It’s a big investment, but you’ll reap the rewards if you sow and grow under glass, says our gardening expert
Every gardener dreams of one day owning a greenhouse. It is an inevitable path that starts with a bit of fleece and the miracles of growth that happen with just a few extra degrees of heat, and ends in lusting after luxury bespoke greenhouses online and fantasising about pineapples. Growing under protection changes the game: seedlings grow strong and robust in a way that never happens on a windowsill. You can extend the season and ensure heat-loving plants still bake in less-than-perfect weather.
For me, this has been a fantasy for years. I have built lean-to structures, fashioned from skip finds, old windows and used fish tanks, but they have all fallen apart. This year, as I trawled through online sales of fancy glasshouses, I did a cost-per-wear analysis. I realise that such metrics are usually reserved for handbags and expensive jackets, but my world is floated by happy green things and my windowsills are starting to buckle and warp from years of seedlings grown on them. If I bought this handsome, tall cold frame, it would cost just under £20 a week. Put another way, every tomato I eat this year will cost me a pound – but oh, how wonderful they will taste. A single plant can produce up to 200 fruits, so from five plants I could harvest 1,000 tomatoes.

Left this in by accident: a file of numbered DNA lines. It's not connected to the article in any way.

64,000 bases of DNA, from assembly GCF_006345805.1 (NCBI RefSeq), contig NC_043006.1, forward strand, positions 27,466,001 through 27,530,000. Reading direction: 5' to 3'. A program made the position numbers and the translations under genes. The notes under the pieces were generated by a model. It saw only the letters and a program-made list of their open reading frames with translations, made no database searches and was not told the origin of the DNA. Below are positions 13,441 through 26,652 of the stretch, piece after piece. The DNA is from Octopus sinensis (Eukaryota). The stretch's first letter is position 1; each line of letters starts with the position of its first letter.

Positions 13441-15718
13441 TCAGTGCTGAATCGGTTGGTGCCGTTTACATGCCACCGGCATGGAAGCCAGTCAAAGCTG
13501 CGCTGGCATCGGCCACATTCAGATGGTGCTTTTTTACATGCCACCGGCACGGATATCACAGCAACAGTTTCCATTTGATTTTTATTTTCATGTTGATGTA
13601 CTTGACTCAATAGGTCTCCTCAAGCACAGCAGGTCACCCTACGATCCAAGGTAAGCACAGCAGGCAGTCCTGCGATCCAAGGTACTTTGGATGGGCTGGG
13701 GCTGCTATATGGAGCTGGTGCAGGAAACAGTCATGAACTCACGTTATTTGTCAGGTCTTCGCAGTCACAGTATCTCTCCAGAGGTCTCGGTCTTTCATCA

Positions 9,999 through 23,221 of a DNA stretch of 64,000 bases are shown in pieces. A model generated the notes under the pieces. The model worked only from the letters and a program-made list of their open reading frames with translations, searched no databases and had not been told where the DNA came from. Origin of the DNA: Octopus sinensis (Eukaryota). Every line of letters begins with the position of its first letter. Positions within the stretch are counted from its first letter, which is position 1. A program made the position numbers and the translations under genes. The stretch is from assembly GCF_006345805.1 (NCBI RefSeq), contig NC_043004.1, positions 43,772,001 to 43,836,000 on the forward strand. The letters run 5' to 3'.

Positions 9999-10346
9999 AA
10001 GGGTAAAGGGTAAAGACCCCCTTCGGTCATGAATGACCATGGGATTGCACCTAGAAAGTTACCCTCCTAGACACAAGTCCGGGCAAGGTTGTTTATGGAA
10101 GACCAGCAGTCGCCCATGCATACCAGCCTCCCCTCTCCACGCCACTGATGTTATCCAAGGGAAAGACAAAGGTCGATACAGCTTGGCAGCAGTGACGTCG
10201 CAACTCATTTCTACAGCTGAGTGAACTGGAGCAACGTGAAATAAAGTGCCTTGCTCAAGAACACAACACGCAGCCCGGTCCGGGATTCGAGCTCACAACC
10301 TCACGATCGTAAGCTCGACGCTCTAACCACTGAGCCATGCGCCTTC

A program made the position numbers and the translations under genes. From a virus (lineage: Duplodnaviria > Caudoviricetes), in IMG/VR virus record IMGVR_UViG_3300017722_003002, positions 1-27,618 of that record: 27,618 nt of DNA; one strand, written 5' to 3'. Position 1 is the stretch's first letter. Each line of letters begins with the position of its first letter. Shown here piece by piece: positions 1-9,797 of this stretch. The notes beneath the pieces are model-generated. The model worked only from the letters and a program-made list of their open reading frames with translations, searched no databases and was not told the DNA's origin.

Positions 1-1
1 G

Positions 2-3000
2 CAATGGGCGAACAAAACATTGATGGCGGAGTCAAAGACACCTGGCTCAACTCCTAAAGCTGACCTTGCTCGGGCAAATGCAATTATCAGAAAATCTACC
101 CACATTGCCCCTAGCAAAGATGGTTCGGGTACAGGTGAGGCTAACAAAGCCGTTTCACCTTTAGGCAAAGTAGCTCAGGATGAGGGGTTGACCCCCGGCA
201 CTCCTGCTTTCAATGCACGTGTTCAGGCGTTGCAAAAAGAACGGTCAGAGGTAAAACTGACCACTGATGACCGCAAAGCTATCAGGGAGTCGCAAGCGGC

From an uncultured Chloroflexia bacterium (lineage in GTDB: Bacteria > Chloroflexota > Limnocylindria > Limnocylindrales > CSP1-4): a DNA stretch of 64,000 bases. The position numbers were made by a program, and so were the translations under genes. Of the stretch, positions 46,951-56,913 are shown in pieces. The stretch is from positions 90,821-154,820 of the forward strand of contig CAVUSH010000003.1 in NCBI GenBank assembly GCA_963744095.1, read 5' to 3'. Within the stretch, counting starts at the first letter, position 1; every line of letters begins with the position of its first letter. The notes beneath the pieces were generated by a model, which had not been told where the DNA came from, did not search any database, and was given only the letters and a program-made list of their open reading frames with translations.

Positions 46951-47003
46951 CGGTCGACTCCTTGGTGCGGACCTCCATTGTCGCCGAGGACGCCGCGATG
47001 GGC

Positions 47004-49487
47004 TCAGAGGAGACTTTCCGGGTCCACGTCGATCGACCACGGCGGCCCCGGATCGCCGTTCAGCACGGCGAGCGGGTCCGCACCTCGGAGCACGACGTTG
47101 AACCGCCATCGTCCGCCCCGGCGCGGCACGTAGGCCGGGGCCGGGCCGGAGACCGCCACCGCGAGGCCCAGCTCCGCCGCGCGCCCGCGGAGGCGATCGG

Tall cold frames are tiny lean-to greenhouses, perfect for patios and small urban gardens. They take up 2-3ft of width and can sit happily against a house or along a fence, or make good use of the side return. Any lean-to greenhouse or cold frame needs to face west. A south-facing wall might be toasty in winter, but come summer it will fry everything inside, even with shading. The area must be flat and not exposed, particularly to cold winds. Even a relatively gentle breeze of 15mph will double the amount of heat drawn from inside the greenhouse/cold frame.
When buying one, look for a design with plenty of ventilation. Once the sun shines, the inside warms up quickly, the humidity changes and you get stale air – all of which is a recipe for breeding pests and diseases.
Ideally, you want roof and side ventilation, which creates a chimney effect: cool air is introduced from the side vents and hot air is expelled from the roof (which will be important come summer).
Finally, you’ll need shelving – the best sort is flexible, allowing you many shelves in spring for seedlings, but fewer in summer for large pot plants.